The formation of the coalition provides tacit acknowledgment of mistakes in previous efforts, even if leaders declined to evaluate the past outright in a call with bloggers and LGBT media on Wednesday afternoon. In 2009 the marriage equality bill was defeated by a 38-24 vote in the senate, then controlled by Democrats, despite having passed the assembly three times.
“More coordination is always good,” said Ross Levi, executive director of the Empire State Pride Agenda. “I think we are thrilled that we have unprecedented unity. We thought, as closely as our groups have been working and we have been for a long time, we wanted to take that to the next level, to be able to show the world that unity that we have.”
Until now, advocates have met in secret for the past month at the office of the governor, who has vowed a personal push for marriage equality. In the weeks ahead, they plan to raise the profile of the issue substantially with a media campaign that will “use every tool in the toolbox” to communicate that a historic majority of New Yorkers support marriage equality, as indicated by a recent Siena Research Institute poll that found support at 58%.
we’re going to make that clear,” said HRC senior strategist Brian Ellner about the media piece, details of which are still being determined, according to advocates.
coalition plans to spend as much as $1 million on media, according to
The New York Times, which first reported on the plans and said that
Jennifer Cunningham, a powerhouse consultant with close ties to Cuomo,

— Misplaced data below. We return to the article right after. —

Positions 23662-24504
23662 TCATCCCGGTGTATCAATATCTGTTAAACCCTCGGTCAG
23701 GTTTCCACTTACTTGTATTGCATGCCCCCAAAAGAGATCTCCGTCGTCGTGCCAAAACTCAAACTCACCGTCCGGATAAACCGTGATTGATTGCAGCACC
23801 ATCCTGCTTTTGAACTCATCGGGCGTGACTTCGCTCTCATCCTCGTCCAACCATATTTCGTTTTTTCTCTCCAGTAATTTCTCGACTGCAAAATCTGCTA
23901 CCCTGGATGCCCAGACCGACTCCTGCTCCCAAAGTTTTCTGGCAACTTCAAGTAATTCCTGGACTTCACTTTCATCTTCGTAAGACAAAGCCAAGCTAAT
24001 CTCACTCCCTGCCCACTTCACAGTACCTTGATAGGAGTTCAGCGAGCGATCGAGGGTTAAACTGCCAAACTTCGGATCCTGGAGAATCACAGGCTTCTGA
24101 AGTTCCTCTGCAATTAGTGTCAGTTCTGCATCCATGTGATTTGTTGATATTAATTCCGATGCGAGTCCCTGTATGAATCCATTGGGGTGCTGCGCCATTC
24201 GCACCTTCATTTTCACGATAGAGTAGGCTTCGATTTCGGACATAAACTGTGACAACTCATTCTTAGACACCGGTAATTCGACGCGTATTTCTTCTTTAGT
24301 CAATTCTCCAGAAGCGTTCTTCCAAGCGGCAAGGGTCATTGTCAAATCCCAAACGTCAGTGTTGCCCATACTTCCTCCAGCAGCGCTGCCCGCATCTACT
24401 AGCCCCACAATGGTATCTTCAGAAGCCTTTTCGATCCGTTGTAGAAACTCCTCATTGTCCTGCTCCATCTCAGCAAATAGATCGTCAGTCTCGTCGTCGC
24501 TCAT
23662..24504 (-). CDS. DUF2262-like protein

would oversee the strategy with her firm, SKD Knickerbocker. Although
the report indicated the administration would supervise the efforts,
advocates said all the final decisions would be theirs.
groups are coordinating among ourselves as we have been and while we are
appreciative of the support of the governor, clearly this is the
advocates doing our job,” said Levi during the call.
that job will entail more outreach to labor and clergy, they said,
particularly as avenues to engage people of color. Levi said the Empire State
Pride Agenda planned to add more high-level clergy to its Pride in the
Pulpit program, which includes more than 700 clergy and faith leaders in
support of marriage equality statewide. Ellner said that HRC is working
with the NAACP and the National Action Network led by the Reverend Al
Sharpton, while it continues to film everyday New Yorkers for its
marriage equality video series.
The marriage equality bill needs 32
votes to pass the senate, and currently 26 votes are confirmed in
support. While the Times reported that advocates plan to focus their
lobbying on three Democrats who voted against the bill in 2009 and as
many as 12 Republicans, five of whom the newspaper named, coalition